The hazy, distant, unreliable parts of my memory tell me that as a teen in the 90s I watched an animated series for adults that was part of CBS’s evening schedule. The Simpsons, Family Guy, Rick & Morty, etc., etc., are now part of mainstream culture, but back when dinosaurs roamed the Earth, it was almost an unheard of thing: an adult cartoon in a time slot usually reserved for family sitcoms like Major Dad or other such rubb—ahem, shows. The series sticks in my brain because it was underwater, and the cast of characters, anthropomorphized fish, yes. Thanks to the wonders of the internet I can now check my dear ol’ memory, and indeed there was a show, Fish Police (only three episodes before getting the axe.) Underwater detective work the name of the game, Fish Police came to mind while reading Chris McKinney’s novel Midnight, Water City (2021).
Midnight, Water City starts, as many classic mysteries do, with the discovery of a murdered body, that of super scientist Akira Kimura. The main character, an unnamed detective, is first on the scene, and having known her at various times in the past, makes it his personal mission to find the killer. A famous recluse, Akira discovered the asteroid heading toward Earth and put in place the technology which prevented it from shattering our globe. Humanity nevertheless was forced to move—not underground but below the sea. The detective must traverse Water City searching for clues, interviewing suspects, all to get to the bottom of the mystery.
Midnight, Water City does its detective noir thing reasonably well. The world-weary character voice. The emotional distance to the crime. The lines-within-lines-within-lines of suspect interviews. I don’t believe a fedora and trench coat are mentioned, but the reader can tell this is the visual McKinney was aiming for. "The dame was playing fast and loose, and I wasn't havin' any of it..."
But if the plot intro above gives you any hints as to the elements of the book beyond detective noir, it’s not very exciting. Midnight, Water City is more a work in progress. Story transitions are not as effective as they could be. Certain key scenes are not imbued with the weight/importance that such a murder mystery almost demands. And mood, atmosphere, they are almost non-existent—a sin for noir and a sin for a story told in an underwater city.
I have played a video game called Bioshock. The entirety takes place in an underwater city built in neon modernist style. Players don’t get a sense of “city” per se. Everything is inside tunnels and rooms. Some rooms may be theaters or arcades, just as much as they may be laboratories or apartments, but there is no macro view to the city. As if inside an aquarium, the player is always behind walls or glass, the coral, fish, plants, and sea life just beyond sub-consciously reminding them of the reality of their environment. Midnight, Water City rarely provides this feeling. There is no sense of claustrophobia or weight of water hanging above, or even humidity or dampness. It could be Any City, USA in most scenes. (See Ian McDonald’s Luna series for a good example how to make a non-standard human environment part of a novel’s atmosphere and story.)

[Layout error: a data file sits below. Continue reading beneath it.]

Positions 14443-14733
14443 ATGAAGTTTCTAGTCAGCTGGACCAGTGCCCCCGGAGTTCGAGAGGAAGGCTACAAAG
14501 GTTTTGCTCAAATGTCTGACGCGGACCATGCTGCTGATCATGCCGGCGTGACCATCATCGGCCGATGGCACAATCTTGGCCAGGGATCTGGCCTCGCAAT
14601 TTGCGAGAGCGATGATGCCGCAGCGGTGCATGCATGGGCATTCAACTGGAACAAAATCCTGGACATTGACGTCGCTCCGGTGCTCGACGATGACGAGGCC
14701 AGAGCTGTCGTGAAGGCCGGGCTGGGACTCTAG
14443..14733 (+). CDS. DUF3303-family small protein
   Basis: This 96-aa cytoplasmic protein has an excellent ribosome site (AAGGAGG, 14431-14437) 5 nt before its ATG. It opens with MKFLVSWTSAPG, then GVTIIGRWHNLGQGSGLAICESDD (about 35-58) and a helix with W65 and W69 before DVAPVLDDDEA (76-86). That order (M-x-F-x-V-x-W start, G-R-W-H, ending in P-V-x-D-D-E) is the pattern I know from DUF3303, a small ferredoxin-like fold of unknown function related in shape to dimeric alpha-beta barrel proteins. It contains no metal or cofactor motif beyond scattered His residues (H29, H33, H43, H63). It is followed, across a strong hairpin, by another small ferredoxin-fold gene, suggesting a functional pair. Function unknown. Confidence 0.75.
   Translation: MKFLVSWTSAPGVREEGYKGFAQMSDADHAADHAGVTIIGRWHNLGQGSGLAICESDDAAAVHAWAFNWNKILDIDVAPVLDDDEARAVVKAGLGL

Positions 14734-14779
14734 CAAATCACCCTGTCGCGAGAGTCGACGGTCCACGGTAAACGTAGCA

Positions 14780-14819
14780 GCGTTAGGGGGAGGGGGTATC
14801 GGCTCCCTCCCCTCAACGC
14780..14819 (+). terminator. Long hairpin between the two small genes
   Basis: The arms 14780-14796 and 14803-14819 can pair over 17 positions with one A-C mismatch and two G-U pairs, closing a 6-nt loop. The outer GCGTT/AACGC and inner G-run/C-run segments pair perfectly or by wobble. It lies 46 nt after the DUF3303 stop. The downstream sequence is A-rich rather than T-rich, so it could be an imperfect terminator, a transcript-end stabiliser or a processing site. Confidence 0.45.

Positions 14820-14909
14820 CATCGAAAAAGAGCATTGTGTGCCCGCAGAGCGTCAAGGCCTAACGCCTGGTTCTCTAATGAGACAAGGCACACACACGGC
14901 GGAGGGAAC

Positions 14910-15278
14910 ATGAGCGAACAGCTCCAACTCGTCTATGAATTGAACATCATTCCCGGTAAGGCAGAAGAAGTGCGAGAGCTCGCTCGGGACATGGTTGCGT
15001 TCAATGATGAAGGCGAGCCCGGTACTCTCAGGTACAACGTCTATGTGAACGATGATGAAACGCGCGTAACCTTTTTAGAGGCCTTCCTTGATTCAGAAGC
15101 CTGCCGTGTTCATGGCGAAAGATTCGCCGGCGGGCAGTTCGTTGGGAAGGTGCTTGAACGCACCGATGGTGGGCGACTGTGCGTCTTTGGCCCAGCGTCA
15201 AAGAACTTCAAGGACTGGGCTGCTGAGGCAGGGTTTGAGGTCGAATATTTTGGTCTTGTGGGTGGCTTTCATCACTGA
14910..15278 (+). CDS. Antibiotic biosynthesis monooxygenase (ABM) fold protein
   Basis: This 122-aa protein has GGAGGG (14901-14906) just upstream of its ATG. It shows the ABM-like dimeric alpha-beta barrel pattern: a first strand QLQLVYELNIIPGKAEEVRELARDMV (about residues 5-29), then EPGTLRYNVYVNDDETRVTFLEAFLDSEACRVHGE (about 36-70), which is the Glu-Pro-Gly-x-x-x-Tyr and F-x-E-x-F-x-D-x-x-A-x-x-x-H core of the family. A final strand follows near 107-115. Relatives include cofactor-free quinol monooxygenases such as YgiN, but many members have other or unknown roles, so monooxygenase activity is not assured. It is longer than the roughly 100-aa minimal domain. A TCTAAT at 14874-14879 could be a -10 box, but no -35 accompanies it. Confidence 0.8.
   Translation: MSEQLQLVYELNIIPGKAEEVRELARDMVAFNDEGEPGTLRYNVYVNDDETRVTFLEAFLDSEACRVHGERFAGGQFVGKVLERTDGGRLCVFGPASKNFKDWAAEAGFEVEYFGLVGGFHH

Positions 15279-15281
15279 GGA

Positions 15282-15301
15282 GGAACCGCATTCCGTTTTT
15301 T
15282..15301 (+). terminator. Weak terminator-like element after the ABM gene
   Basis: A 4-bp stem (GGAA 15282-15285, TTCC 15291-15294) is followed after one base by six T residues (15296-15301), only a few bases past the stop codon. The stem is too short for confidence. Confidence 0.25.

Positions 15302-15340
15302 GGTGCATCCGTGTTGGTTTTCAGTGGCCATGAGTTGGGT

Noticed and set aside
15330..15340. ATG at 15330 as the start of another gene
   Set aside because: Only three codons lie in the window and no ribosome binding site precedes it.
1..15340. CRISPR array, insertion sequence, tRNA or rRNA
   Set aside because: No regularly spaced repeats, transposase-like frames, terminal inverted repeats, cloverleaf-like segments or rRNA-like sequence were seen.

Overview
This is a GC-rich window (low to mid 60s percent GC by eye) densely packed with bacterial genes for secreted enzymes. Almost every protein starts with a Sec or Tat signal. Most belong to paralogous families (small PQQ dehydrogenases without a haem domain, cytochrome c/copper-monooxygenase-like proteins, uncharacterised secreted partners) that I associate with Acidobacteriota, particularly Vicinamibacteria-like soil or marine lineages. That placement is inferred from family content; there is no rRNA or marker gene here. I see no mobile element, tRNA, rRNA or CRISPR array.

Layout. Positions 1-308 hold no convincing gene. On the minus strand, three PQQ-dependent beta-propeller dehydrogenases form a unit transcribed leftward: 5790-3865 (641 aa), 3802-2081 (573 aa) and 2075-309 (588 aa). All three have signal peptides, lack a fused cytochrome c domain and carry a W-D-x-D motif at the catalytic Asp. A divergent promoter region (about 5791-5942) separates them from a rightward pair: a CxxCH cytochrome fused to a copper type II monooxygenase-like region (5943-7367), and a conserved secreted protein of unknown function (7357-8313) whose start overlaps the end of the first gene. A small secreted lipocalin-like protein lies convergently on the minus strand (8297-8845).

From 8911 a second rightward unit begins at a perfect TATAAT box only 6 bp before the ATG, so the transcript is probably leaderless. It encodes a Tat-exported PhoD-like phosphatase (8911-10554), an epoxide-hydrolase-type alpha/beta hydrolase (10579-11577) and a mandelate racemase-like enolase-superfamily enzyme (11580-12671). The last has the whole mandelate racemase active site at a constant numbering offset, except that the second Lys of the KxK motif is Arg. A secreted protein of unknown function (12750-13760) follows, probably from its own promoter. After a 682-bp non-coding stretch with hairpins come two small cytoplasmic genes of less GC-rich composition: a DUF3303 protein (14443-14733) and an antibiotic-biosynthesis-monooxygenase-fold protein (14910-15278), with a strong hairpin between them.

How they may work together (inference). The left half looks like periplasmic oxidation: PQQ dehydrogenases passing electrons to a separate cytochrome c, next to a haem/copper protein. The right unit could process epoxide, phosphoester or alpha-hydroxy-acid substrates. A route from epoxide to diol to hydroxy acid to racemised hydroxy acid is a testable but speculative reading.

And the lack of atmosphere appears in other areas, also. For a story seemingly dependent on its world, there isn’t a lot of imaginative color. The city has “seascrapers” and “floatburbs”. Really? I know Jimmy Page stole all of the good guitar licks, but in 2021 the best we can do is “floatburbs”? The story goes through tried and true paces—not 100% predictable, but on several occasions, yes. To be fair, the ending offers a nice spot of imagination, one that leaves the reader with a good feeling through the final pages, but it doesn’t make up for the mediocrity leading to that point.
Raymond Chandler and Dashiell Hammett created the detective noir archetypes we recognize to this day. Question is, almost a century later, is the form still viable? Chris McKinney in his Midnight, Water City aims to answer that question in the positive. His method: imitation. By taking that route McKinney forces himself to either equal those noir greats, or be better. Anything less, and the comparison is unfavorable. In Midnight, Water City we have less. Had McKinney chosen the self-aware route (as more often noir is done is these days), there is a chance to escape such comparison. But by trying to do pure noir, it’s inevitable to be set aside Chandler and Hammett, and in this case, it’s unfavorably.
As such, Midnight, Water City is a novel likely only recommendable to readers who have a minimal conception of what detective noir is, or readers who enjoy that form of writing, regardless of quality. The sf/imaginative elements are poor when it comes to atmosphere and mood but are better in the devices influencing the plot, and occasionally bits of the setting. As a whole, this is an average novel. I’m not sure if it deserves to be axed as fast as Fish Police was, but I also don’t believe it deserves to be extended into another season unless improvements are made.